In summary, TCA promotes the development of LC via activation of HSCs (Fig. 1B). Treatment with UDCA could be a promising clinical strategy for the treatment of patients with LC.

The role of BAs in hepatocellular carcinoma

HCC is the most common malignancy of the liver, and it is the third leading cause of cancer mortality worldwide. Integrated proteogenomic analyses of HBV-related HCC revealed dramatic downregulation of most key proteins (transcription factors, enzymes, and transporters) involved in BA metabolism [14]. Quantitative LC‒MS/MS analysis revealed that serum levels of TCA are significantly elevated in patients with HCC compared with HCs [6]. Accumulated TCA from hepatocytes can promote M2-like macrophage polarization through FXR activation, creating an immunosuppressive tumor microenvironment that favors the expansion of tumor-initiating cells and tumor growth [6]. Accordingly, high serum TCA levels are positively correlated with increased M2-like tumor-associated macrophages in HCC patient samples [6]. Moreover, cholestyramine, an anion exchange resin that sequesters bile salts, indeed reduces hepatic and serum levels of TCA in mice, which could reshape the tumor microenvironment and exert antitumor effects [6]. This indicates that treatment with other BA sequestrants should be considered for HCC therapy. UDCA, a clinically approved drug used for first-line treatment of primary biliary cholangitis [10], causes the displacement of endogenous toxic BAs in the intestine and liver and an increase in the secretion of BAs from the liver (choleretic effect); it also regulates immune responses and has cytoprotective activities [15]. Thus, UDCA may reverse the effect of TCA on immune evasion and liver tumor growth in HCC patients by displacing TCA.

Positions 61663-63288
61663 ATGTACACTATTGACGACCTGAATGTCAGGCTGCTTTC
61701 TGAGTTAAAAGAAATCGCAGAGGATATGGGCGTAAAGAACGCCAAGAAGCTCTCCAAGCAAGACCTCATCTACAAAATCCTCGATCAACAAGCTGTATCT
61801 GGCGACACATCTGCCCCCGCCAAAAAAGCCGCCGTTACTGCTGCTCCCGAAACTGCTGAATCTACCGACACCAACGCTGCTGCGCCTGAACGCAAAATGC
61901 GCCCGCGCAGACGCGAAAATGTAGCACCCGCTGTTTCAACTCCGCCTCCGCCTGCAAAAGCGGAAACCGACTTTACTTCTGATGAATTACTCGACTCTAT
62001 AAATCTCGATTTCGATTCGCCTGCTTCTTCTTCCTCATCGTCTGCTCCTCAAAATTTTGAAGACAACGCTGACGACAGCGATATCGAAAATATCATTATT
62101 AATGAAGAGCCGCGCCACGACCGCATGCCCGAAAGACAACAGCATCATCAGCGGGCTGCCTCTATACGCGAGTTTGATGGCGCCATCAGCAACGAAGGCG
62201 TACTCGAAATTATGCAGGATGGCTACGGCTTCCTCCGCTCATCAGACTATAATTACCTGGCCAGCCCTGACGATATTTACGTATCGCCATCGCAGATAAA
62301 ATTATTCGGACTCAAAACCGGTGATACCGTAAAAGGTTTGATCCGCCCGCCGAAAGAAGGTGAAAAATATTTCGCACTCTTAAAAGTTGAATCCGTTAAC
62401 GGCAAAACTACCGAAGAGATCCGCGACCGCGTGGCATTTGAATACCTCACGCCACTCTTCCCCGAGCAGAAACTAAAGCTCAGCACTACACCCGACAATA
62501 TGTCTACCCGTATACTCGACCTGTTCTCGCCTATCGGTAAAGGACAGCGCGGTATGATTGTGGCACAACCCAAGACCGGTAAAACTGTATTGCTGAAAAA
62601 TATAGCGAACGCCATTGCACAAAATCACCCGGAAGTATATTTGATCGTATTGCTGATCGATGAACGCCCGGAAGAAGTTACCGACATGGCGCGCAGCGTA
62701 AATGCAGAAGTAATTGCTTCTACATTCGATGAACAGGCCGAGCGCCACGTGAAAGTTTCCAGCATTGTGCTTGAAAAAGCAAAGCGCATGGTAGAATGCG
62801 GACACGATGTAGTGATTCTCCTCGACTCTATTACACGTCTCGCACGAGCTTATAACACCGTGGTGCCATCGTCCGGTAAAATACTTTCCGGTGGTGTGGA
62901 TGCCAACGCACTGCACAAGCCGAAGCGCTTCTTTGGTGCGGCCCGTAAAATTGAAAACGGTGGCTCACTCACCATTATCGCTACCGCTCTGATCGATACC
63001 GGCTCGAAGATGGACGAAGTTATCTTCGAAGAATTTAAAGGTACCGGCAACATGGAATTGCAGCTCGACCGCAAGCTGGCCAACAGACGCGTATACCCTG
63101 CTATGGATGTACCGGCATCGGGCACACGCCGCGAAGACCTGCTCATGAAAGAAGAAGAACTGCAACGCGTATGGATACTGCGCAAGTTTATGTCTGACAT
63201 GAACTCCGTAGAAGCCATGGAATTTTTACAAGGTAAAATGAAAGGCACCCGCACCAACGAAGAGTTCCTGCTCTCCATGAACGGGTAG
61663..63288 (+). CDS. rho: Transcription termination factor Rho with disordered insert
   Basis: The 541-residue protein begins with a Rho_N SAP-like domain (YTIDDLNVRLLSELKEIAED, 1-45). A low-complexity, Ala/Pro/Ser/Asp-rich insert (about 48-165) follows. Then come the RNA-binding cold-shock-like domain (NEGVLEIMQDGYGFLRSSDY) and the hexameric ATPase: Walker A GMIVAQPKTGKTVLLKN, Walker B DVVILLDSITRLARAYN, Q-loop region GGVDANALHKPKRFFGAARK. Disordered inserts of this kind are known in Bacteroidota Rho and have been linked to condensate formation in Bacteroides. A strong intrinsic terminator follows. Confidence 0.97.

In summary, abnormal accumulation of BAs, particularly TCA, skews macrophage polarization and creates an immunosuppressive tumor microenvironment favorable for tumor-initiating expansion and tumor growth in HCC (Fig. 1C). Treatment with UDCA alone or in combination with immune checkpoint inhibitors could be a promising clinical strategy for the treatment of patients with HCC.

Concluding remarks

BAs have been linked to the development of many types of chronic liver diseases. This highlights the importance of understanding the dual effects of BAs in chronic liver diseases. In addition, BAs contribute to the progression of different chronic liver diseases in different ways, and different BAs have different effects in different chronic liver diseases. TCA is one of the most abundant BAs, and it plays an important role in the progression of CHB, LC, and HCC (Fig. 1). Targeting TCA could be a promising approach for future therapies for chronic liver diseases. UDCA, accounting for approximately 1–3% of BAs and the predominant BA targeted by pharmacotherapy, accelerates BA enterohepatic circulation to prevent the toxic effects of endogenous BAs. Treatment with UDCA alone or with existing first-line drugs is a promising potential clinical strategy for future treatment of patients with CHB, LC, and HCC. Although targeting the BA receptor FXR to treat CHB, LC, and HCC is another potential strategy, finding drugs that target FXR is challenging and will require further exploration.